About this Research Topic
The population is an aging one. With medical advances and individuals living longer there is a concomitant increase in numbers living with chronic health conditions, and growing numbers of family and friends becoming caregivers. The term “informal caregiver” is used to describe the generally unpaid individual who provides physical and emotional support and provides, arranges, or oversees service provision to patients with functional disabilities or health needs. Critically the care provided is beyond what is typical for the specific relationship. There is consistent evidence that the act of providing care takes a toll on many informal caregivers. In addition to depression, caregiving has been associated with social and family strains, increased physical illness amongst caregivers, and diminished quality of life, although personal, social, cultural and situational factors can buffer these strains.
Current knowledge of informal caregiving and its consequences for providers, recipients and the society may be insufficient or inaccurate given that the characteristics of caregivers and contexts of caregiving have been changing over recent generations. For example, most knowledge has been derived from female caregivers, typically a spouse or adult daughter. Whilst most caregivers are still female, the percentage of women in paid employment has risen from less than 33% in the 1970's to approximately 60% currently, thus, not only has the gender balance, and gender roles changed over 50 years, so has the number and intensity of role conflicts that caregivers likely experience today. We also know very little about caregiving consequences for men. A growing minority of informal caregivers are male, and, to sustain informal caregiving, the proportion of men taking on the role has to grow further. This is a challenging goal given persevering gendered socialization and social norms, with potential further complications arising from cultural variations in this. In addition, the experience of older first time parents, many of whom also face ‘sandwich generation’ issues of still having dependent children in their middle age whilst also having aging or ill parents, remains understudied and poorly understood.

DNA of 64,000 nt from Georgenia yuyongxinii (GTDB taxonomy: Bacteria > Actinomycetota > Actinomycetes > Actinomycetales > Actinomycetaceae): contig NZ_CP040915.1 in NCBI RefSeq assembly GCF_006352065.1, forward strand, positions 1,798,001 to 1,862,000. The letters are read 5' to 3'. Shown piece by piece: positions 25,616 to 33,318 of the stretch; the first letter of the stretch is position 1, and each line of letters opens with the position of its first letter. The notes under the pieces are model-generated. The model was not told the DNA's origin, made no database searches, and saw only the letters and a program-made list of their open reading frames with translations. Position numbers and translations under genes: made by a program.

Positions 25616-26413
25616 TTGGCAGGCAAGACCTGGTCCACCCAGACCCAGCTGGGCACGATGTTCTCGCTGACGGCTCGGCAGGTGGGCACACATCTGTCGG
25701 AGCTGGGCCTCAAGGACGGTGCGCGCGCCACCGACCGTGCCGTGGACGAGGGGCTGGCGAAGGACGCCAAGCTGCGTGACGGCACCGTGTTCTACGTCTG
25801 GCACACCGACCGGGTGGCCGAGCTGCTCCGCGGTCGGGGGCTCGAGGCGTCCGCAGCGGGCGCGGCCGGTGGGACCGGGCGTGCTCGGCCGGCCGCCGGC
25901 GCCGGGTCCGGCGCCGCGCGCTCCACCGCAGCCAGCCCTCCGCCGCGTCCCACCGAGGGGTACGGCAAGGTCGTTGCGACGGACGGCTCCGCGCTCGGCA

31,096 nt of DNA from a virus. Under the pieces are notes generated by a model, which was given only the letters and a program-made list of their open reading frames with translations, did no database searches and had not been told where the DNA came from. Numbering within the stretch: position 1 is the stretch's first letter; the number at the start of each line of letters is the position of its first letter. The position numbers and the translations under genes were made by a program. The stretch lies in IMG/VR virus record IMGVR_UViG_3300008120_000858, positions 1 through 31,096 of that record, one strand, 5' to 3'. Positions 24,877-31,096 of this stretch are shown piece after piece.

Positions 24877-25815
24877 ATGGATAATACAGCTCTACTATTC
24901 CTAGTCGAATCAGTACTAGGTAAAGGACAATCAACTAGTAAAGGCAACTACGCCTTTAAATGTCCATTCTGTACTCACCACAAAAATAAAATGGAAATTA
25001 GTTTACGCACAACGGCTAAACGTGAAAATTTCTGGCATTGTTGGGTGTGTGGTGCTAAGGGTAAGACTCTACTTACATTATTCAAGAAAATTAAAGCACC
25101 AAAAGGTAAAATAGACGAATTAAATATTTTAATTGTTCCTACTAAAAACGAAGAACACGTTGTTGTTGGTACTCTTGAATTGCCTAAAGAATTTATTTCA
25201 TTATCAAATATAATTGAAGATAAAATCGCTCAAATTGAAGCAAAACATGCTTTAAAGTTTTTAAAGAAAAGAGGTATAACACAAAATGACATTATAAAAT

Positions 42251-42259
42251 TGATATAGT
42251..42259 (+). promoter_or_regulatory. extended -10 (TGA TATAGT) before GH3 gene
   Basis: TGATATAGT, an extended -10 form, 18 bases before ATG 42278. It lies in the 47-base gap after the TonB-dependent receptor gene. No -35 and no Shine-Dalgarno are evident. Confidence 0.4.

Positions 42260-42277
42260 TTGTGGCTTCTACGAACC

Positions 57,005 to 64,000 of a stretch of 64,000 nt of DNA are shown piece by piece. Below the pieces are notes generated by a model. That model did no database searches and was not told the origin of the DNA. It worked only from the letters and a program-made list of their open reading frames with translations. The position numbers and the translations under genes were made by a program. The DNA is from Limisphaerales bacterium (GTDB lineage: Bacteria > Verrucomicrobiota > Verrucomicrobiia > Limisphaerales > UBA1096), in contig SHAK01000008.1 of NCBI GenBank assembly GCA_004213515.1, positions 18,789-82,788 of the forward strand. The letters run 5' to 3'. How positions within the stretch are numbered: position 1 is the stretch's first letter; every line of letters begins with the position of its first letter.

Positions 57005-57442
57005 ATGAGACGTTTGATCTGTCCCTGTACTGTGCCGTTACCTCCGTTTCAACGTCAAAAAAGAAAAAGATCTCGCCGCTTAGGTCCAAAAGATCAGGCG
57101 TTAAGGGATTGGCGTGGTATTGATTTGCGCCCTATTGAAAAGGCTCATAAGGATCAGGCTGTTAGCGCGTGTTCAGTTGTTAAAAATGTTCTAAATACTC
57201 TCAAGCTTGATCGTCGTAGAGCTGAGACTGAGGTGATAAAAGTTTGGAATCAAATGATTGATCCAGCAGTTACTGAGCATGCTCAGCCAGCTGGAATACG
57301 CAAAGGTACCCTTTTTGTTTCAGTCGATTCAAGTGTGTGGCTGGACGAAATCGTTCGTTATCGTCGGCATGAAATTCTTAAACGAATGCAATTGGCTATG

In order to explore the many facets of caregiving today this call welcomes contributions to the following issues, all related to caregiving:
• The present socio-cultural context of caregiving (gender issues, “sandwich generation” issues, cultural expectations and norms)
• Motivation, willingness and ability to provide caregiving
• Caregiving when recipients transit to nursing/retirement homes
• Dyadic coping within a range of health and illness challenges
• Social support processes and caregivers’ and care recipient wellbeing (including dyadic studies)
All types of contributions including Research Reports, Reviews, Opinion or Hypothesis & Theory papers are welcomed.
Keywords: caregivers, health, illness, informal care, social support
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